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Former Essex County Cricket Club player Zoheb Sharif says he was released by the club due to the colour of his skin.
The 38-year-old leg spin bowler was a regular in Essex’s Second XI after making his debut in 2000 until his departure in 2004, which he told Good Morning Britain earlier today was due to a culture of racism at the club.
Sharif’s allegations come during a reckoning for English cricket in the wake of an internal investigation by Yorkshire County Cricket Club into claims made by Azeem Rafiq, who yesterday gave harrowing evidence to a Digital, Culture, Media and Sports select committee of MPs. Subsequently, cricket players from ethnic minority backgrounds have been detailing the racism they have suffered over the years.
Sharif told ITV’s Good Morning Britain: “I was let go in 2004, so I spent most of my time in 2004 in the reserve team and I was told to perform. I think the stats are out there, I averaged over 100 in the second team.”
When asked if players in the senior team were performing at the same level, he replied: “Not many, not many. I think the next first-team players who went on to have good careers at the club were averaging 16 at the time.
“I can only put [my release] down to my race. I was told by a committee member: ‘No matter what you do, you will not play first team, no matter how well you do.’ And this was off the back of me scoring a lot of hundreds in the second team.”
Sharif’s story might be new to viewers, but Essex have already been informed of what his allegations. The club’s response, though, has disappointed Sharif.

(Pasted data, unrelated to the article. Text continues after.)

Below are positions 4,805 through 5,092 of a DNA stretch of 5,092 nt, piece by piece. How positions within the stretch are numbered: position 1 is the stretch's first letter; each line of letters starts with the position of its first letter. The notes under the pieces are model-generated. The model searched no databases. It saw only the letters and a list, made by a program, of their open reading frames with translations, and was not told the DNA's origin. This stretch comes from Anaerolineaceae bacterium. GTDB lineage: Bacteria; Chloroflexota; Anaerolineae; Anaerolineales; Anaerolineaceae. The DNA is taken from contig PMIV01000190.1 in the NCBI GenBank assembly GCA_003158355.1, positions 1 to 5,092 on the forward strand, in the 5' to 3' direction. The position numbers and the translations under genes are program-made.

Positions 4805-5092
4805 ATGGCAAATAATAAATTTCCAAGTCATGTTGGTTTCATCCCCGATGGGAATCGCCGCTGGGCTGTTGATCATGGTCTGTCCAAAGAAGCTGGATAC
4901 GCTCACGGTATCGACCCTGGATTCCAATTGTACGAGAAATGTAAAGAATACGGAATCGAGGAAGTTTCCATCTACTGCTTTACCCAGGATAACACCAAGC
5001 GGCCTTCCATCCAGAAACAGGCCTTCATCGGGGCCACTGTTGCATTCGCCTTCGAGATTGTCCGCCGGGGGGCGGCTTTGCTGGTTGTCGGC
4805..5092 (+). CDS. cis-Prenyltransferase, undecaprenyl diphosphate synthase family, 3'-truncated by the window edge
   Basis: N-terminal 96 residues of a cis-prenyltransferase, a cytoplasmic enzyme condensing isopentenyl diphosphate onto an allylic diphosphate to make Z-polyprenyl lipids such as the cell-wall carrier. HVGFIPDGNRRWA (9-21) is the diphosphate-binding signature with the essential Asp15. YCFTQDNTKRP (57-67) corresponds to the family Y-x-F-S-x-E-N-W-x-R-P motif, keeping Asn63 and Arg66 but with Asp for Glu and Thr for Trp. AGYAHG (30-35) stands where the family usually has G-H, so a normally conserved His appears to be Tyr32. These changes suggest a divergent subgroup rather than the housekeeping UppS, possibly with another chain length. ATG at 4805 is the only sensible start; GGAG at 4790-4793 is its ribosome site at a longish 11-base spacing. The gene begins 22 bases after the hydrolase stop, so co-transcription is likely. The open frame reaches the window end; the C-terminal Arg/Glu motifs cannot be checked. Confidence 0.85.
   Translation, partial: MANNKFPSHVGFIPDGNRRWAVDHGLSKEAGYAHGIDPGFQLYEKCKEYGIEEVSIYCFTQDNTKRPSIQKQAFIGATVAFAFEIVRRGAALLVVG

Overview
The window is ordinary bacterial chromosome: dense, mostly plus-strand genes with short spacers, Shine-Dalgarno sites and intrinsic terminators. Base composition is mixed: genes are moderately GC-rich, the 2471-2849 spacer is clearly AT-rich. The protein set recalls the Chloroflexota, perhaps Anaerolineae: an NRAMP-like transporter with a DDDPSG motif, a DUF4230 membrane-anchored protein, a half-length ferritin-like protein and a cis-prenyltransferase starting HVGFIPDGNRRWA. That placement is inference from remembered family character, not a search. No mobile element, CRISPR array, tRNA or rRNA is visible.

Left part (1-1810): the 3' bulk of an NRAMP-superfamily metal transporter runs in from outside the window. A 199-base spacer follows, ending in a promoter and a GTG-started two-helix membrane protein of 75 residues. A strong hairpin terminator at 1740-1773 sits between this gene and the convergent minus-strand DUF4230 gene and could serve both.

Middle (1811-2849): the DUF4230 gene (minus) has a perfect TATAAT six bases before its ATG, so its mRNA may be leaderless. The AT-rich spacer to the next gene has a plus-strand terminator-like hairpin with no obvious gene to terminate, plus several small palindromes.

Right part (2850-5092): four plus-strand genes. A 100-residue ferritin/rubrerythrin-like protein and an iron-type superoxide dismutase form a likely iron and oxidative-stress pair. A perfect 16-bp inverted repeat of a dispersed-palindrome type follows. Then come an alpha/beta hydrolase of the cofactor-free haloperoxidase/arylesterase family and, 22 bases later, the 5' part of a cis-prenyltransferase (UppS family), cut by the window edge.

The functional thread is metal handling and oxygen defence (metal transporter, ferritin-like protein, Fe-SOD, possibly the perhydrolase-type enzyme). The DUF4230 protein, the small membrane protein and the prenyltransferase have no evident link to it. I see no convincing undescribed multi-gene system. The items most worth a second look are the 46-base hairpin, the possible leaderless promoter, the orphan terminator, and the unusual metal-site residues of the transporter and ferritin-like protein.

“The county are aware of my so-called allegations against them,” he explained. “I've not really heard anything. I don’t think Essex has formally launched an investigation yet. I spoke a little bit to the chairman of Essex, but I don’t know if they have officially launched [an investigation].”
The Rafiq case has led to a slew of sponsors withdrawing their financial support from Yorkshire, the England and Wales Cricket Board barring the club’s Headingley ground from hosting international fixtures, and a flurry of resignations from board members.
“I hope they are [taking my situation as seriously] as in Azeem’s case,” Sharif said. “But it’s not just me as well – there are others who have come out as well at Essex.
“My experiences go back about 20 years now, to when I made my debut, and I was unfortunate enough to make my debut the day after the 11 September attacks.”
Sharif’s allegations of racism at Essex go far beyond his removal from the team, with the 38-year-old saying: “I was labelled ‘bomber’ straight away coming into the changing room, and it was made worse by the fact that it was raining during the game so it spent a lot of time in the changing room.
“So, that ‘bomber’ nickname just stuck. It was accepted across quite a few individuals who would say these sorts of things. And obviously as a young kid your dream is to make your professional debut, but straight away I came in and it was ‘bomber’ – it just didn’t stop, this went on for all the time I was there, and that transitioned to ‘curry muncher’.”